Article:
Author Topic: Proof that ANPR cameras in car parks don't work  (Read 88295 times)

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Offline The Bald Eagle

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Re: Proof that ANPR cameras in car parks don't work
« Reply #135 on: 21 September, 2017, 10:08:30 AM »
#111

ANPR cameras cannot perceive of problems with paying for parking. They only facilitate the issue of parking tickets to those who make every effort to pay.

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Bath woman prepared to go to court over 'grossly unfair' parking fine from hospital car park

Brenda Richards is "absolutely furious" about being charged £80 by the private company that runs the car park at the Royal United Hospital

[There is a video on the website but I do not know how to put a link to it on here. Go here to view http://www.bathchronicle.co.uk/news/bath-news/bath-woman-prepared-go-court-500648]

A Bath woman is “absolutely furious” after she was fined £80 for parking at the Royal United Hospital having tried several times to pay at two machines.

Brenda Richards had been visiting a very ill friend when she found she was unable to pay at two machines operated by Parking Eye.

The 77-year-old said that she and her husband tried to pay three times at one machine and once at another before giving up and leaving with four receipts marked “card void”.

A week later, the Fairfield Park couple received an “invoice” from Parking Eye telling them they owed £80 because they had not paid for the 66 minutes their white Kia Sportage spent in the hospital car park on July 25.


Brenda Richards is "absolutely furious" about the £80 'invoice' from Parking Eye (Image: Artur Lesniak)

Mrs Richards said she appealed the fine, but was “very quickly” turned town by the company.

A second appeal with independent adjudicator POPLA – Parking On Private Land Appeals – is under way.

Mrs Richards said that she is prepared to go to court over the fine, which she deems “grossly unfair”.

“I am just so incensed,” she said.


Parking Eye runs the car parks at the RUH (Image: Parking Eye)

She said she and husband Graham Godman visited their friend in hospital more than a dozen times in the past three months, paying £2 to stay for an hour each time.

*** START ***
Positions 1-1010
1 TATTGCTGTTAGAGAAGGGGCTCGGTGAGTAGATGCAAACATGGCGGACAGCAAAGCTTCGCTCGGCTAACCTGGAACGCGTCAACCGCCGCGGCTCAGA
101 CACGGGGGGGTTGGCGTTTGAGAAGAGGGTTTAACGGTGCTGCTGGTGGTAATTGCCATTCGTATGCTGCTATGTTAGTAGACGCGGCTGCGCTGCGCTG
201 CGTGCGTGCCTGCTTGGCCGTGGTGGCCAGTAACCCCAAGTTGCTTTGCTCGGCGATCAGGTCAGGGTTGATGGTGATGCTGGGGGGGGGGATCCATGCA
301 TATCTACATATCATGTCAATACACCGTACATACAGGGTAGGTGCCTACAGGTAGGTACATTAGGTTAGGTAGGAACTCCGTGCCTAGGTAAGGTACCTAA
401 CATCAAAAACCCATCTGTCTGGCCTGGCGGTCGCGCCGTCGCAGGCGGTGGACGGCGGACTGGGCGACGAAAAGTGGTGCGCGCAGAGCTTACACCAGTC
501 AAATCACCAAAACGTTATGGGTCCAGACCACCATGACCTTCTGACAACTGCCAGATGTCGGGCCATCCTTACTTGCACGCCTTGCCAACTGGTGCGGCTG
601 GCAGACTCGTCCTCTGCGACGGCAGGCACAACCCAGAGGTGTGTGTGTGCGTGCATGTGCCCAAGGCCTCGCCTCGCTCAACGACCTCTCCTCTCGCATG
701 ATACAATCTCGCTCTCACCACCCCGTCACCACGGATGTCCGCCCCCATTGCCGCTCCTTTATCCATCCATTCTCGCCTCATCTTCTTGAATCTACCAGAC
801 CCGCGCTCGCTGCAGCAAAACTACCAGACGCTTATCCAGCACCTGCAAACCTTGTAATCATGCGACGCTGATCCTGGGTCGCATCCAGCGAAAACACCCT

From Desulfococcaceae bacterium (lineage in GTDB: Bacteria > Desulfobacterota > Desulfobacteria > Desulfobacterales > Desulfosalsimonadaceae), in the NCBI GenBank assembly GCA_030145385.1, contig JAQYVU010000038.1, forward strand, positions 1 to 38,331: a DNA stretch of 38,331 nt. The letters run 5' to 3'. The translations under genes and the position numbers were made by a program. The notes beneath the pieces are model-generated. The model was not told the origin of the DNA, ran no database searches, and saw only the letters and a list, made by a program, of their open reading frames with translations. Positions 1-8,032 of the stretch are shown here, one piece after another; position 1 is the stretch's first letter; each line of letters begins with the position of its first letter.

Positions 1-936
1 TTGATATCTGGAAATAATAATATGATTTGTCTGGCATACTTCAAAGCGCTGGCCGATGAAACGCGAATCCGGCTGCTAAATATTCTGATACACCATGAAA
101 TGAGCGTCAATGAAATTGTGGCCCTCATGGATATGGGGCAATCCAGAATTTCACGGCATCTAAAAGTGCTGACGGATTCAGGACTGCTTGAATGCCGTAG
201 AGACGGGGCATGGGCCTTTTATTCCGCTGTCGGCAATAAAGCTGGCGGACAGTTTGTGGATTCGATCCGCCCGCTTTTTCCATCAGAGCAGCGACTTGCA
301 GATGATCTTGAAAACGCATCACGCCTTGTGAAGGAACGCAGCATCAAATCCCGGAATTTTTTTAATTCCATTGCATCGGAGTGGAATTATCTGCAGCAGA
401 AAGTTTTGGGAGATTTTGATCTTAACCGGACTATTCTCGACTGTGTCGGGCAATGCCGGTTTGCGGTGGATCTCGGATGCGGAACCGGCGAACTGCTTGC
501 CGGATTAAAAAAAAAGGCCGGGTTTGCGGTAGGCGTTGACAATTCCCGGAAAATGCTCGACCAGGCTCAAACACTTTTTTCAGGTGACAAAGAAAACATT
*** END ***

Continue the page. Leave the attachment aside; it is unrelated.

She had taken to leaving her handbag at home to reduce the spread of norovirus – a risk on the ward where their friend was staying – and so had no cash on her on the day in question.

“All I had was a few cards on me,” she said.

After receiving four “card void” receipts, and with two minutes to spare before their planned hour was up, Mrs Richards and Mr Godman left the car park unsure whether they had paid for parking.


The four receipts showing "card void" from Mrs Richards' four attempts to pay £2 on July 25

When no charge appeared on their credit card statement, the couple wondered whether to send a cheque for £2 to Parking Eye.

But Mrs Richards said she was assured twice by parking officials at the hospital that she would not be fined because none of the machines had been accepting card payments that day.

She said she was unaware it was possible to pay for parking by phone.

After receiving notice of the £80 fine from Parking Eye, Mrs Richards wrote to the parking operator explaining what had happened.


Mrs Richards with the 'invoice' from Parking Eye telling her she has 28 days to pay £80 or 14 days to pay £40 (Image: Artur Lesniak)

In a letter rejecting her appeal, Parking Eye wrote: “Our records confirm that no parking was purchased on the date of the parking event, despite there being payment methods available on the day in question.”

Signs at the hospital advise that parking tariffs can be paid by coin, card or ‘paybyphone’.

The company advised Mrs Richards she could appeal via POPLA and that, “as a gesture of goodwill”, it would give her an extra two weeks to pay a discounted fine of £40.

“I’m absolutely furious,” Mrs Richards said.